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Top security officials to testify about homegrown threats

Wed., Sept. 22, 2010

WASHINGTON – The rising threat from homegrown radicals makes terrorist plots against the U.S. harder to detect and more likely to succeed, top administration officials are slated to tell Congress today.

In written testimony to be delivered before the Senate Homeland Security Committee, FBI Director Robert S. Mueller III, Homeland Security Secretary Janet Napolitano and Michael E. Leiter, chief of the National Counterterrorism Center, each say terrorist threats have become more complex, with a greater array of plotters inspired by al-Qaida without necessarily being directly linked to the terrorist network.

“Homegrown terrorists represent a new and changing facet of the terrorist threat,” Napolitano said in the testimony, obtained in advance by the Tribune Washington bureau. “The threat is evolving in several ways that make it more difficult for law enforcement or the intelligence community to detect and disrupt plots.”

Citing the November shootings at Fort Hood in Texas, which left 13 dead, and the attempted Times Square bombing in May, Leiter noted that there were more homegrown attacks or attempts in the last year than at any time since Sept. 11, 2001, when hijackers crashed airliners into the World Trade Center and Pentagon.

“Homegrown extremists are increasingly more savvy, harder to detect, and able to connect with other extremists overseas,” Mueller said. “The Internet has expanded as a platform for spreading extremist propaganda, a tool for online recruiting, and a medium for social networking with like-minded violent extremists, all of which may be contributing to the pronounced state of radicalization inside the United States.”

The statements were less clear on how the government intends to counter the domestic threat. A recent report by the Bipartisan Policy Center, the successor to the Sept. 11 commission, called it “fundamentally troubling … that there remains no federal government agency or department specifically charged with identifying radicalization and interdicting the recruitment of U.S. citizens or residents for terrorism.”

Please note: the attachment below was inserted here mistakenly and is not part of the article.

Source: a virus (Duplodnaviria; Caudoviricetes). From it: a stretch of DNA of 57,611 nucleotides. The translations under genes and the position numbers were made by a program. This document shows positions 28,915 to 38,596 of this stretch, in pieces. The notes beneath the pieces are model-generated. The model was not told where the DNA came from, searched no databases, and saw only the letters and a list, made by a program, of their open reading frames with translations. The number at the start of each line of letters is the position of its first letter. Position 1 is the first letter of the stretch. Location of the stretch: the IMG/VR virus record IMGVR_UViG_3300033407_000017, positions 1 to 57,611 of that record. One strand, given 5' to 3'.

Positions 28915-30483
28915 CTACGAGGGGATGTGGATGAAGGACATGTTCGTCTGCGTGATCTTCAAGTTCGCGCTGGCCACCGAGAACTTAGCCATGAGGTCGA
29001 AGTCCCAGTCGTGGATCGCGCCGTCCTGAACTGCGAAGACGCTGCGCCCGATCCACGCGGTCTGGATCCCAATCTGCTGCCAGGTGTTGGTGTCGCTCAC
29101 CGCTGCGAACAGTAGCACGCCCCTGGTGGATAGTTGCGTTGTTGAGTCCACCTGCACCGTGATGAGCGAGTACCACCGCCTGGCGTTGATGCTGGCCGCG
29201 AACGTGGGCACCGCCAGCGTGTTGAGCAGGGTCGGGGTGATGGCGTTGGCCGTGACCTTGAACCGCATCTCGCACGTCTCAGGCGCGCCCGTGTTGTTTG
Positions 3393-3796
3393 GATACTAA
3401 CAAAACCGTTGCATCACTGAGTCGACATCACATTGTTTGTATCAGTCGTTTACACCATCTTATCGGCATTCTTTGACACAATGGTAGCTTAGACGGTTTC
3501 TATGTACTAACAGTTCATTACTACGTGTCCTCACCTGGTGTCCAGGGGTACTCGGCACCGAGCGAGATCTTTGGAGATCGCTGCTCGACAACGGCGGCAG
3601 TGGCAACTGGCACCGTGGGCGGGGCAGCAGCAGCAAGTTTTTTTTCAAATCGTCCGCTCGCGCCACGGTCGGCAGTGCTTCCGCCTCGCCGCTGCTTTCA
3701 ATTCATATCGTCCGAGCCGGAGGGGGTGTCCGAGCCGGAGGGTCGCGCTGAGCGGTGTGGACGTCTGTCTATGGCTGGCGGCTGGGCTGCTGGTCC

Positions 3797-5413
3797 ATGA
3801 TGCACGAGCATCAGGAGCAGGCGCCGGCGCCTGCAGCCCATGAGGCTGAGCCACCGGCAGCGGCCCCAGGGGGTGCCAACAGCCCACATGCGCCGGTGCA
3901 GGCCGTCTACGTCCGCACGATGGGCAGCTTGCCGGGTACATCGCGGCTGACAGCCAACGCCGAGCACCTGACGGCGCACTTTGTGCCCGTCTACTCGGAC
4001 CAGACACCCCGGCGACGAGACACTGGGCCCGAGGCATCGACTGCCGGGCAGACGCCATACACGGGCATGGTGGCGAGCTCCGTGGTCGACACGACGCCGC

Napolitano’s testimony described new initiatives to encourage tips from the public, including an advertising campaign with the slogan, “See something, say something.” Mueller touted the FBI’s outreach to Muslim communities.

Napolitano noted that the Department of Homeland Security is working with an array of 72 state and regional “fusion centers,” where state and local law enforcement officials with top-secret clearance have access to high-level intelligence and analyze reports of suspicious activity generated by cops on the beat.

The Obama administration has thus far resisted any national program to combat radicalization similar to one undertaken in Britain, which is spending $200 million a year to “challenge the ideology behind violent extremism and support mainstream voices.”

The officials said the good news is that intelligence reports show that al-Qaida is weakened, pummeled by airstrikes from drones and other operations.


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